If there is a resource that will save these games from obscurity, or will help me identify other games to which I can introduce my daughters, that's a good thing. This is even more critical to me in a world where Barbie is presented as a completely inept computer programmer instead of a strong, smart game developer.

    Think back to the recent article about the father who hacked Donkey Kong so that Pauline could rescue Mario because his daughter asked to play as her, rather than a squat italian man. Girls want to play as an avatar in which they can see themselves. I don't necessarily have the talent to hack Donkey Kong... So if there is a resource on the net that points me to "good feminist games" as opposed to just "good games", that's hugely valuable to me, because that gives me a place to find strong female protagonists for my daughters, so that they will love games as much as I do and can see themselves as the hero.

    Up until recently, video games have been a tree house with "no girLz" scribbed on a piece of cardboard at the door (and based on recent events, this is still a problem in some circles). How much more awesome would Halo have been if it had asked a single question at the beginning -- "Are you a male or female space marine?" Bungie/Microsoft could have totally recorded both a male and a female voice over for the Master Chief character.

    So, before you immediately jump to a conclusion that identifying a game as socially diverse or feminist automatically means that it sucks, try to close the door on white male bias and think why these kinds of games might be important to people who don't look like you.

    A game can have a social message AND be a good game to play.

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    1. "Just becuase a game is identified as "feminist" in no way implies that it also sucks, and that's an unfair leap of logic to make. Yes, a game needs to have fun game play -- that goes without saying -- but your critique is unfair and biased because you equated the "feminist" label with "bad game play". You immediately jumped to the conclusion that a game sucked just because the game was identified as having a positive social message. You added your own bias, especially when the game in question in the article you cited was an award winner. You disregarded its critical acclaim simply because the word "feminist" was used in the headline of the article."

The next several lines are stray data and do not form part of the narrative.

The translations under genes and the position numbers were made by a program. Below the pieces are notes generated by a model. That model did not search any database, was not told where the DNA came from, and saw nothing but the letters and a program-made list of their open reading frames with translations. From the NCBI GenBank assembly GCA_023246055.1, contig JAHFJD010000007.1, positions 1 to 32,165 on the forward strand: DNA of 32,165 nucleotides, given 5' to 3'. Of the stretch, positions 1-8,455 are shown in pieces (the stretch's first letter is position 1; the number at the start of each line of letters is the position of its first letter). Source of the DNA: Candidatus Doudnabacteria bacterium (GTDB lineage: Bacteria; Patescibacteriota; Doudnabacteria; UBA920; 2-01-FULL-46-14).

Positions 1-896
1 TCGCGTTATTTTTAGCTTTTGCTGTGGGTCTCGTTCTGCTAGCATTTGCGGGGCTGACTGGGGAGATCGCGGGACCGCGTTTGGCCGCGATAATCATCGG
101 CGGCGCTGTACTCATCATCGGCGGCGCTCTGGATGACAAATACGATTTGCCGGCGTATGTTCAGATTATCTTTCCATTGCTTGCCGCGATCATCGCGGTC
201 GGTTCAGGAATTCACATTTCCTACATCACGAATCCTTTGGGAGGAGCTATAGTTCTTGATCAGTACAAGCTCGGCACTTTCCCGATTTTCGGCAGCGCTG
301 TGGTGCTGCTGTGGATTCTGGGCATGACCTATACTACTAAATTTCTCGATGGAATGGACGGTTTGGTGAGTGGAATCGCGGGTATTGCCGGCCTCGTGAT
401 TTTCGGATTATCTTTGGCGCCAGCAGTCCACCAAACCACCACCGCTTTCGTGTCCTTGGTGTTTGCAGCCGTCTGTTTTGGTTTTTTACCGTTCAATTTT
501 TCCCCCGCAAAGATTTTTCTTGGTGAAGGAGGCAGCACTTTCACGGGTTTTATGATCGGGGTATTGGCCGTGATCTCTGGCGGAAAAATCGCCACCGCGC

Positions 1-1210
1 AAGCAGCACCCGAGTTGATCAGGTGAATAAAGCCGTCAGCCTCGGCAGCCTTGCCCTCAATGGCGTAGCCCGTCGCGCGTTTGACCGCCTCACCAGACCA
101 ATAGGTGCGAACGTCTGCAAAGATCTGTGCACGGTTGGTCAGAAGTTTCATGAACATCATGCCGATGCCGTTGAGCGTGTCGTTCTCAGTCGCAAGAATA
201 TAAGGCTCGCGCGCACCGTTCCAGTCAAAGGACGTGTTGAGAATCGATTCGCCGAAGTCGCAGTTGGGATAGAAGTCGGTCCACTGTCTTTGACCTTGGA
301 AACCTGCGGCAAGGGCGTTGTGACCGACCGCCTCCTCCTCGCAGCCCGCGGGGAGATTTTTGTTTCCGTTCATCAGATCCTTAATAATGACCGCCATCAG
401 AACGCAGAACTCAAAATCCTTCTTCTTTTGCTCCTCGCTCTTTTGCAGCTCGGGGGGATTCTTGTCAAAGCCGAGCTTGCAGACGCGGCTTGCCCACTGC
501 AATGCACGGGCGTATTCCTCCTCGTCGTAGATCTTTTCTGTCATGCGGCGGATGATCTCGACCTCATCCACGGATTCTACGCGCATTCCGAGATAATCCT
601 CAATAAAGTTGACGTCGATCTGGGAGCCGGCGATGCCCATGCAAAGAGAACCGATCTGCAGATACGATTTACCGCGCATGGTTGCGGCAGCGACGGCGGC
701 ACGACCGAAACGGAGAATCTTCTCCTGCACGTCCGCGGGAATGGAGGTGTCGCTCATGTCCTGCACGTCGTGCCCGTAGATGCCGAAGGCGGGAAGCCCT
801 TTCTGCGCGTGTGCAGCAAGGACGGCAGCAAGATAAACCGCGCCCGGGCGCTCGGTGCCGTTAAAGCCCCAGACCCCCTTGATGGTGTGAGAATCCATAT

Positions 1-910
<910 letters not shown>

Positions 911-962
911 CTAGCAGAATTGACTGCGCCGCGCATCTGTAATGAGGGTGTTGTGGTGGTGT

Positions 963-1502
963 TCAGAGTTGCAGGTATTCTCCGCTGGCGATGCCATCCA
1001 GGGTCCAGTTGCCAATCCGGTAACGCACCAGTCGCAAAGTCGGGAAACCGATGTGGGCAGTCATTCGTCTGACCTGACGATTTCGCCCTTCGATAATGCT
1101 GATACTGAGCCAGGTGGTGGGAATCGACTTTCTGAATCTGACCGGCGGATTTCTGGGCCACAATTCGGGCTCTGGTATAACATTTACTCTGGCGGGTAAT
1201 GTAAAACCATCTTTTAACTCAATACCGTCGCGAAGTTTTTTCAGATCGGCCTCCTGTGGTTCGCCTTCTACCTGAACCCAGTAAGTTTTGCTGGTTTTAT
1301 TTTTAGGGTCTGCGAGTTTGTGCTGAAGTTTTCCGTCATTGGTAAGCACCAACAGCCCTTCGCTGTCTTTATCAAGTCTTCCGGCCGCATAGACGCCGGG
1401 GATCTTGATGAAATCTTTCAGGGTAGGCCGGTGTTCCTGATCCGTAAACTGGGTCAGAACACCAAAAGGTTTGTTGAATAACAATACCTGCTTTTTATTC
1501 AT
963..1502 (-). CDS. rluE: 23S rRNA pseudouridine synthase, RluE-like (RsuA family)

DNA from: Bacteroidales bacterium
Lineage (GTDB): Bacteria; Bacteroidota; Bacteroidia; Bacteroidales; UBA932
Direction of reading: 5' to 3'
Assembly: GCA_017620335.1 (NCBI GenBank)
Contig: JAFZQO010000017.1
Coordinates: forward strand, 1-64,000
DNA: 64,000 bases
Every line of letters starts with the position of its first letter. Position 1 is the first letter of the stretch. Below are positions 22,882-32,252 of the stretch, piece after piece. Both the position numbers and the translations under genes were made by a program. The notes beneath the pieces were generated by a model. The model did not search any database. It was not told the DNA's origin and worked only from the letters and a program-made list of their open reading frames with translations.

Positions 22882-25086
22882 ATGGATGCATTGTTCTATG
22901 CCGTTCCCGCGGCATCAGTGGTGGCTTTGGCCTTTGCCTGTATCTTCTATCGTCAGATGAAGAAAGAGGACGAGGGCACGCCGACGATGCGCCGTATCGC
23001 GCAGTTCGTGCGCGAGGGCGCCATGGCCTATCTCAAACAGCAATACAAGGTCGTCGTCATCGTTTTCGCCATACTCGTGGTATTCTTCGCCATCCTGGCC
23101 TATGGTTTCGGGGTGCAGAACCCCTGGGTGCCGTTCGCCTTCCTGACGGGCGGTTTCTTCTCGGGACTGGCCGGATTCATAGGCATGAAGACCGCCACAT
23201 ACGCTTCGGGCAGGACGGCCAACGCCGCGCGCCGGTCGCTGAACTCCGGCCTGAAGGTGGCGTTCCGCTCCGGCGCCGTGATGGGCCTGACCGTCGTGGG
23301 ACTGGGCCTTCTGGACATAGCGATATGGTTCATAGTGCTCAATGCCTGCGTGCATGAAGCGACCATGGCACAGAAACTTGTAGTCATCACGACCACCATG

Not at all.

      I was reading that article and it occurred to me that the problem I so often have with games that use descriptors of that sort is that they want me to buy and play the game because it is a "feminist" game. The term feminist isn't the problem, rather the problem is using such terms to describe a game rather than focusing on it being a great game. The game mentioned had little to do with that realization but the article was the trigger.

      "You don't care because 99% of games have a male role model. By default, you are the protagonist. Now imagine you are a young girl and *none* of the protagonists are like you. It's not at all meaningless background static. You need to take a moment to consider what it means to not be a white, male video gamer."

      Marty, I don't care because it doesn't matter if the protagonist is male, white, black, female, or an alien. The experience that I have playing the game has little to do with the sex and race of the protagonist and far more to do with the way that the story evolves and the game plays. A great game is far more enjoyable than one that asks me to forgive its failings because it espouses some greater social or political philosophy.

      "I want them to look on the screen and see someone who is like them, so they can know that when it comes to killing aliens, slaying dragons and saving the world, girls can do that too. "

      Amen!

      "How much more awesome would Halo have been if it had asked a single question at the beginning -- "Are you a male or female space marine?" Bungie/Microsoft could have totally recorded both a male and a female voice over for the Master Chief character."

      I realize that you're making an important point here but I just wanted to add that I always thought that the Master Chief was a robot with artificial intelligence like Cortana (sp?) only no where near as intelligent.